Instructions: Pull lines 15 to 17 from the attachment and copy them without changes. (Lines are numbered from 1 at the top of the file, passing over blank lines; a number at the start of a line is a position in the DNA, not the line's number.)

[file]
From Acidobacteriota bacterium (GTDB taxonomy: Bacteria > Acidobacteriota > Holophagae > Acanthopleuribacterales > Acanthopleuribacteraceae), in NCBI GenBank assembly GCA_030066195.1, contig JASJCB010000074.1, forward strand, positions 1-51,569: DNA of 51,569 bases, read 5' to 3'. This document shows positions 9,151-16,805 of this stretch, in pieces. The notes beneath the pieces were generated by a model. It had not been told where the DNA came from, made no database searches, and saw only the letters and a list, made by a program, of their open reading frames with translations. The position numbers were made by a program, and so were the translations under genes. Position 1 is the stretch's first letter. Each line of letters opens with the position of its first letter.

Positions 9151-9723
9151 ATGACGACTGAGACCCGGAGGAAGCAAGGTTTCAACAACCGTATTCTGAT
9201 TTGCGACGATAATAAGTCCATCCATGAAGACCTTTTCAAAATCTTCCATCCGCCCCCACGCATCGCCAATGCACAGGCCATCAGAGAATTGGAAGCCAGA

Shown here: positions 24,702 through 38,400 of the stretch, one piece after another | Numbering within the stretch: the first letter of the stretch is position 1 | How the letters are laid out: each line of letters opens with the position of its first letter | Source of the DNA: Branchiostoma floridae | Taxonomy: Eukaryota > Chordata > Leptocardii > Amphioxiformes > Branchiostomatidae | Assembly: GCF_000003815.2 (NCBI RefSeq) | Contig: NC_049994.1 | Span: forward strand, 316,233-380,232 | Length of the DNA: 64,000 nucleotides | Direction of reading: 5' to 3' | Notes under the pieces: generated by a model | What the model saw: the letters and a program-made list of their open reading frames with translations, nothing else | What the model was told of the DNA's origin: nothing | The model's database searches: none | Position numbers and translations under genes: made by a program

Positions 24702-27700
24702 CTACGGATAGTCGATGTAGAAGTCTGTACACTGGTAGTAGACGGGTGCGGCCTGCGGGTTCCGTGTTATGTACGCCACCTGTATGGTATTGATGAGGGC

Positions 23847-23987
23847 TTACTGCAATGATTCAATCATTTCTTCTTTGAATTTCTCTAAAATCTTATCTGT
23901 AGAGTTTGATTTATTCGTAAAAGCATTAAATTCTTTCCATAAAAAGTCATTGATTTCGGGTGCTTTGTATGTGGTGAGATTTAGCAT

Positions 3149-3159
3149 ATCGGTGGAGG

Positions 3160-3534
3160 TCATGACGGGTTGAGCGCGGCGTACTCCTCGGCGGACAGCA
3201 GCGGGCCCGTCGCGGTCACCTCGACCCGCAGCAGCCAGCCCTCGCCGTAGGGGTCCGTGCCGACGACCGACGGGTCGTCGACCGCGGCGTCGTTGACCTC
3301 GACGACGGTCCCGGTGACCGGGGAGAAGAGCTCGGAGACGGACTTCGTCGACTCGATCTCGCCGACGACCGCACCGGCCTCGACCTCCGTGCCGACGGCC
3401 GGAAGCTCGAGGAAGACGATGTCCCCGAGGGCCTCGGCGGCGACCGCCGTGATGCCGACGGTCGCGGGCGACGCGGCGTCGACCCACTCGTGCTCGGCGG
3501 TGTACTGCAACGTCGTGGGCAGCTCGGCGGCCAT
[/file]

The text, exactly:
3201 GCGGGCCCGTCGCGGTCACCTCGACCCGCAGCAGCCAGCCCTCGCCGTAGGGGTCCGTGCCGACGACCGACGGGTCGTCGACCGCGGCGTCGTTGACCTC
3301 GACGACGGTCCCGGTGACCGGGGAGAAGAGCTCGGAGACGGACTTCGTCGACTCGATCTCGCCGACGACCGCACCGGCCTCGACCTCCGTGCCGACGGCC
3401 GGAAGCTCGAGGAAGACGATGTCCCCGAGGGCCTCGGCGGCGACCGCCGTGATGCCGACGGTCGCGGGCGACGCGGCGTCGACCCACTCGTGCTCGGCGG